The Sheer Dress Shocks
Have we really come to this? Actress Jaimie Alexander wears a see through dress that makes wearing underwear impossible during a premiere showing of the movie, "Thor: The Dark Night" in order to get people's attention.
Now I'm sure many men appreciated her effort. Ms. Alexander, after all, is young, pretty, and fit so she is able to wear the gown to her best advantage. She looks great. But why did she feel the need to wear practically nothing in order to get noticed? Not to mention that if she were to start walking, she's basically revealing everything. Now there is no censure here, Ms. Alexander can wear what she likes. It is her body, her career, and she should do what she thinks is in her best interest. But I question what cultural forces made her think that donning on a nothing of a gown would garner her the best kind of attention.
And she is not alone. Actress Gwyneth Paltrow also wore a sheer outfit for her Iron Man 3 premiere, albeit a little more coverage. Frankly, I didin't think it looked too flattering on her. I thought she would have better fashion sense. She normally goes for a glamorous effect. In addition, she is a wonderful actress (she has already won an academy award) and she comes off as a sensible type of person. What made her make this fashion choice?
Women in Hollywood want to be taken seriously in their endeavors and it is disappointing that they come up with outfits like this, which do not support those loftier goals. Now I know that these actresses are in action movies and the roles for women are pretty lightweight and not very challenging. But I thought that we had moved beyond seeing women as sex symbols. I was surprised that women were actually reduced to being, just sexual bodies. It is disappointing that women in the spotlight choose to support this zeitgeist. It is so frivolous.
One can argue that this is all about public relations and their job is to promote the picture. But why are women using their bodies to promote a picture in which their roles are basically decorative? Have we as a society become that cynical, jaded, and trivialized women to the point that we have to show off our naked bodies to for a movie to get any attention? Isn't our accomplishment enough anymore?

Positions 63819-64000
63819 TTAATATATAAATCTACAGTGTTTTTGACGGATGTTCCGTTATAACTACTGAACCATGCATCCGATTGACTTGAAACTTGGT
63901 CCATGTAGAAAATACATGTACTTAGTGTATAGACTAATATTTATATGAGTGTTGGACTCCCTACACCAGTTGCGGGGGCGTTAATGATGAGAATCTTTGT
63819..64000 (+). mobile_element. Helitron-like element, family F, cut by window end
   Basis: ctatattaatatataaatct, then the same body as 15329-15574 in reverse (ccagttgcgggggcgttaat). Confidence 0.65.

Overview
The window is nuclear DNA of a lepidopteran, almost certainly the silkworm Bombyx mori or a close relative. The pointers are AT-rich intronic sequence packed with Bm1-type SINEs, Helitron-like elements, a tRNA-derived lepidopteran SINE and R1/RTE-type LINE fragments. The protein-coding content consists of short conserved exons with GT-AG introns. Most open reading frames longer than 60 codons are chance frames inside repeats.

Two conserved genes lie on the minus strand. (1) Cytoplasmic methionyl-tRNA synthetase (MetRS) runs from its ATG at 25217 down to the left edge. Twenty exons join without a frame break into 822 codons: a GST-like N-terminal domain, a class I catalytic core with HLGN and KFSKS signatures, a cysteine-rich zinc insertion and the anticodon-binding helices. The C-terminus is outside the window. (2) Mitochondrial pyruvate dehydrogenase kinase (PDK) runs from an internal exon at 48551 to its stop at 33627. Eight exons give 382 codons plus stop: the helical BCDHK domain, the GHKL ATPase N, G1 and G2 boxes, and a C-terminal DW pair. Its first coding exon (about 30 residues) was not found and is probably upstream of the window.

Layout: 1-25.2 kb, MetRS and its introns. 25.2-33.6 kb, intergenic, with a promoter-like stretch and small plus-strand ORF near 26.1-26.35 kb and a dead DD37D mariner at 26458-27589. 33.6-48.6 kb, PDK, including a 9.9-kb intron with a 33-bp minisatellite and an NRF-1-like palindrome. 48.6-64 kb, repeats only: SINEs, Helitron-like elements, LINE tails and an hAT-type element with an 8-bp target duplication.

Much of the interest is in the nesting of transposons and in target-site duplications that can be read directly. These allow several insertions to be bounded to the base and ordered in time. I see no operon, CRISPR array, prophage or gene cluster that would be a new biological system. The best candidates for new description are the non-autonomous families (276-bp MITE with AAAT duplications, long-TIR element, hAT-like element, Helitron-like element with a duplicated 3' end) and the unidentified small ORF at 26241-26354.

I think Lady Gaga and her videos had a lot to do with it. Her videos were shocking because she wore practically nothing and broke all sorts of societal rules. From what I understand, she had a lot of creative input in her videos. She seems to be an exhibitionist in addition to being a fabulous singer. No doubt it helps not to have any inhibitions if you consider yourself an artist. But we no longer have any cultural boundaries between art and real life. We see Lady Gaga prancing around in micro-bikini underpants and women rush to get that type of underwear without considering whether it is practical and functional. Remember when she wore the meat dress? She was saying that women were considered like meat. An object that is graded. Aren't Alexander and Paltrow kind of making her point?
Now these are mature women by Hollywood standards, they are 30 but under 40. We see this trivialization more and more with girls in their pre-teens through early 20s. Look at Miley Cyrus and her twerking act during the Video Music Awards. She wears this yellow plastic bikini outfit and butt-humps singer Robin Thicke during their peformance onstage. I just thought it was really gross. I didn't even see the performance but saw pictures of it everywhere. They were hard to escape. Cyrus claims that it was her decision and she was expressing her artistry and was doing it to get attention and promote her new album. Why does she feel that dancing lewdly (I can only describe it that way) will sell her records? She seems to feel any attention is good. I've heard her songs. She really doesn't need to go into vulgar acts in order to get her songs played. They are good. No doubt being successful in the music industry is difficult and competitive but vulgarity should not be the answer or the standard. But each year the trashiness seems more mainstream. Kids at younger ages dress up like hoods and whores. It used to be that hip hop and rap videos used women for sexual decoration and degradation in their videos and music. It was rare for any song in those genres to see women as anything other than sexual objects. Now it's hard to escape the message.
That Cyrus was getting a lot of push back from people is encouraging because it shows that men and women object to that kind of degradation. We didn't censure her by banning her album, what we did do is publicly say that her behavior is not acceptable. It's high time that we establish societal boundaries again.
© 2013 Flightkeeper
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